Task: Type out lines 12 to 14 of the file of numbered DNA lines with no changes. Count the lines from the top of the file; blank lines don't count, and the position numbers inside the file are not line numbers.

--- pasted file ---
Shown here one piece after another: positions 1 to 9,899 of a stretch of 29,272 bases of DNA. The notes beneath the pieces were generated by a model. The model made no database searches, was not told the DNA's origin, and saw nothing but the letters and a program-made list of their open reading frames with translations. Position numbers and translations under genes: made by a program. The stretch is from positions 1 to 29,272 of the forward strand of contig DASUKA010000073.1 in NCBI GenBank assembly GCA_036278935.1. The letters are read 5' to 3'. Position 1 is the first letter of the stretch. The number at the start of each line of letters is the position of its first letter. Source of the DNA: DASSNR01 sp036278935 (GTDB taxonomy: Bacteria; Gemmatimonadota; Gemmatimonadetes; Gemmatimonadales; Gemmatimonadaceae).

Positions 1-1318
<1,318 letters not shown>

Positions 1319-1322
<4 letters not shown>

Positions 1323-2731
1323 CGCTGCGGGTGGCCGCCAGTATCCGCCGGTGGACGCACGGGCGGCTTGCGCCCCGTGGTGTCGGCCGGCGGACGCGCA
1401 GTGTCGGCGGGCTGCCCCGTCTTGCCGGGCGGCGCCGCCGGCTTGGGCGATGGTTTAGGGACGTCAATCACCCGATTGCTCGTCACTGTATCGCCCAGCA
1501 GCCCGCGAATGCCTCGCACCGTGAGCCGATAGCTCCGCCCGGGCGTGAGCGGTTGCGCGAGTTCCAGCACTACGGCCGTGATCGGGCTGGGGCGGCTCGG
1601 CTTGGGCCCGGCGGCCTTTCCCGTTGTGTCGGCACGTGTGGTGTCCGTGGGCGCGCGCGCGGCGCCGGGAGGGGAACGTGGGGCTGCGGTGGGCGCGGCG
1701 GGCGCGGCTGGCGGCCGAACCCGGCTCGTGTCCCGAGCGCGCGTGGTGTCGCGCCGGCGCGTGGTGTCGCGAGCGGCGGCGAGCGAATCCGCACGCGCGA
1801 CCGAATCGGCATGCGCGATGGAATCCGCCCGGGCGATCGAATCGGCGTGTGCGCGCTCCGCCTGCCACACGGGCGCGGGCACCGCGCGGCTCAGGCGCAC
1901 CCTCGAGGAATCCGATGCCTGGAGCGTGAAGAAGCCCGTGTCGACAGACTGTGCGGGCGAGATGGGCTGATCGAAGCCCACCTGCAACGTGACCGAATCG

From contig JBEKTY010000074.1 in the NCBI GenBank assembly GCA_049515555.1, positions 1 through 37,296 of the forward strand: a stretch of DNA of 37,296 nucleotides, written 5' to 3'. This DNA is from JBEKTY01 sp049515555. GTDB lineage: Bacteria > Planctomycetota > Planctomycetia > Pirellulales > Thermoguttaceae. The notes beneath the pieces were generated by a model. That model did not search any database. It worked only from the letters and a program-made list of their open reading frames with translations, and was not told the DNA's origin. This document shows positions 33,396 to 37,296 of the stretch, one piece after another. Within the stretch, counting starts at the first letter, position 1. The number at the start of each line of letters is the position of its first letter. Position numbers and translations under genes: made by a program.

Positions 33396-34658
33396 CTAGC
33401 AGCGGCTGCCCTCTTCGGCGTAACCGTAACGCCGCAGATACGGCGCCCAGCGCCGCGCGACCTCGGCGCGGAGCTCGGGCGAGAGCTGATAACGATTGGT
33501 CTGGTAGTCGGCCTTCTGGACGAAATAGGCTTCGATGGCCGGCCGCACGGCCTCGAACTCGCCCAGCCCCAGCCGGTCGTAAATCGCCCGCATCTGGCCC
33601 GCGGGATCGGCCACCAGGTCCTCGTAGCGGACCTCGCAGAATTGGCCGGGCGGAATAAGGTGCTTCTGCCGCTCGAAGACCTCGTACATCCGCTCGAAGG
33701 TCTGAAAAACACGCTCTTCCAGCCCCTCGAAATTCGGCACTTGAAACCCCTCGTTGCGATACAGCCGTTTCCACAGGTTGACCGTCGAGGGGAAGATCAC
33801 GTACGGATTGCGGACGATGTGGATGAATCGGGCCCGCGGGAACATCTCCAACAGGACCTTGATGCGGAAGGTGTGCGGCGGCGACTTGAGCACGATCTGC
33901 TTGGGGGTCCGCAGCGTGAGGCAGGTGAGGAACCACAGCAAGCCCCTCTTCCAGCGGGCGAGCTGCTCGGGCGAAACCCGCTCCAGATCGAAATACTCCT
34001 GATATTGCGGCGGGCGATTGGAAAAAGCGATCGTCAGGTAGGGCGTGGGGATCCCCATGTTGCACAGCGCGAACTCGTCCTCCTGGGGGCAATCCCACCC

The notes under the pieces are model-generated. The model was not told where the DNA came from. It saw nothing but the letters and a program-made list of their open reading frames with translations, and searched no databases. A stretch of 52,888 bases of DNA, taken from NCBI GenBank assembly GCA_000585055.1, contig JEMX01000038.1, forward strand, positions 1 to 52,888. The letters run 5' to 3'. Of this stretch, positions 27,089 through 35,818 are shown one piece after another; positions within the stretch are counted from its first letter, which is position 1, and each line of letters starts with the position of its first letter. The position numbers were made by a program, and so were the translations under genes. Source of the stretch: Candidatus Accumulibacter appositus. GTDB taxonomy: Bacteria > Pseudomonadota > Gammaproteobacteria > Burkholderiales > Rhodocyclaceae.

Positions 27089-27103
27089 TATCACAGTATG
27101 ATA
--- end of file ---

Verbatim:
1801 CCGAATCGGCATGCGCGATGGAATCCGCCCGGGCGATCGAATCGGCGTGTGCGCGCTCCGCCTGCCACACGGGCGCGGGCACCGCGCGGCTCAGGCGCAC
1901 CCTCGAGGAATCCGATGCCTGGAGCGTGAAGAAGCCCGTGTCGACAGACTGTGCGGGCGAGATGGGCTGATCGAAGCCCACCTGCAACGTGACCGAATCG

From contig JBEKTY010000074.1 in the NCBI GenBank assembly GCA_049515555.1, positions 1 through 37,296 of the forward strand: a stretch of DNA of 37,296 nucleotides, written 5' to 3'. This DNA is from JBEKTY01 sp049515555. GTDB lineage: Bacteria > Planctomycetota > Planctomycetia > Pirellulales > Thermoguttaceae. The notes beneath the pieces were generated by a model. That model did not search any database. It worked only from the letters and a program-made list of their open reading frames with translations, and was not told the DNA's origin. This document shows positions 33,396 to 37,296 of the stretch, one piece after another. Within the stretch, counting starts at the first letter, position 1. The number at the start of each line of letters is the position of its first letter. Position numbers and translations under genes: made by a program.